¶4 In determining this action it is necessary at the outset that we decide the nature of it, to ascertain whether it is to be measured by the rules applicable to an action at law or equity--for if it be an equity proceeding, this court will weigh the evidence and render the judgment that the trial court should have rendered, whether it be in affirmance or reversal. Fontenot v. White, 115 Okla. 248, 242 P. 854; Schock v. Fish, 45 Okla. 12, 144 P. 584. But if the action be one at law, under the rule applicable, we will not weigh the evidence, but ascertain only whether there is any competent evidence reasonably supporting the judgment, and if such evidence is so found, the judgment must be affirmed. Aldridge v. Anderson, 115 Okla. 131, 240 P. 99; Mitchell v. Gafford, 73 Okla. 152, 175 P. 227; Board of County Commissioners v. Baxter, 113 Okla. 280, 241 P. 752; Okla. Prod. & Ref. Corp. v. Pennok Oil Co., 118 Okla. 170, 247 P. 667; Jackson v. Turner, 107 Okla. 167, 231 P. 290; Myers v. Denison, 104 Okla. 208, 230 P. 742.

¶5 In Mitchell v. Gafford, supra, it was held:

"The fact that the petition in an action for the recovery of real property prays that the title to the real estate sought to be recovered be quieted in the plaintiffs does not make the action a nonjury case, but it remains an action properly triable by jury under the provisions of section 4993, R. L. 1910 (sec. 472, C. O. S. 1921)"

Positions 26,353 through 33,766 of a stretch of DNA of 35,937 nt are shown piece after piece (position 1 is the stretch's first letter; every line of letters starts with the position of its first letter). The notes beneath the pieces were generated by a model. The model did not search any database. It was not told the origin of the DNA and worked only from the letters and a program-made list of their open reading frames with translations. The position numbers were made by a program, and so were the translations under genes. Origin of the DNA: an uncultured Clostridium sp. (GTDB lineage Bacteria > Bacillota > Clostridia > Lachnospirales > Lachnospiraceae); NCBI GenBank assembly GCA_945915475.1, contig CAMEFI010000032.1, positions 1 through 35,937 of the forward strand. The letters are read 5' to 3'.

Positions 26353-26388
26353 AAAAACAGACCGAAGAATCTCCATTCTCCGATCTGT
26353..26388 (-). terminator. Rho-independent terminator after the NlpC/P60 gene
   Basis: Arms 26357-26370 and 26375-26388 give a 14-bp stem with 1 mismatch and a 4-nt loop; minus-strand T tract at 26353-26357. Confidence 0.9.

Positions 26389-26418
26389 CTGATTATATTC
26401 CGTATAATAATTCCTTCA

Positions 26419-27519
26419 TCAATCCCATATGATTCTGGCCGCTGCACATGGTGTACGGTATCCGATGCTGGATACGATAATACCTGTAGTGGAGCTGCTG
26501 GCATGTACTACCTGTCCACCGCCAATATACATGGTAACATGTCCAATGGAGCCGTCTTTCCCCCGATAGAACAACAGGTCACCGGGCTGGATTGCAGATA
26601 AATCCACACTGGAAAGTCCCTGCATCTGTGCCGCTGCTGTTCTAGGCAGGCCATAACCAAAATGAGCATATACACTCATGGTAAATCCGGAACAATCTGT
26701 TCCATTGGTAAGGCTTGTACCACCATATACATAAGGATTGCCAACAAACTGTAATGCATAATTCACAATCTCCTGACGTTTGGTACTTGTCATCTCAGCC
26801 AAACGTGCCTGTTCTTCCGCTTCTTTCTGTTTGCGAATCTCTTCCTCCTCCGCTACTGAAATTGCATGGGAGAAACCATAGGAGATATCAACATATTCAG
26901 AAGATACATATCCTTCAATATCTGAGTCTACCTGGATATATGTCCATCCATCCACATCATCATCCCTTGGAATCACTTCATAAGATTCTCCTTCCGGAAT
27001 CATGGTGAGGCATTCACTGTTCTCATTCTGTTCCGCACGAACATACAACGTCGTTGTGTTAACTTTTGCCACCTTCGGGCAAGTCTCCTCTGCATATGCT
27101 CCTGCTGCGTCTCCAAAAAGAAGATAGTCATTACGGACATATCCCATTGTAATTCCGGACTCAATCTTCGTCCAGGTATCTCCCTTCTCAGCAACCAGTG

And:

"The judgment of a trial court in an action properly triable by jury has the same force and effect in this court as the verdict of the jury, and where there is competent evidence which reasonably tends to support it, such judgment, though based on conflicting testimony as to an issue of fact, will not be disturbed."

¶6 While appellant argues that the possession of the real estate is a mere incident to the quieting of title, we hold the converse is true. The action is one at law to recover specific real property. The quieting of title as sought by plaintiff below is a mere incident which would have followed a recovery by plaintiff had she prevailed. Word v. Nakdimen, 74 Okla. 229, 178 P. 257; Gill v. Fixico, 77 Okla. 151, 187 P. 474; Lively v....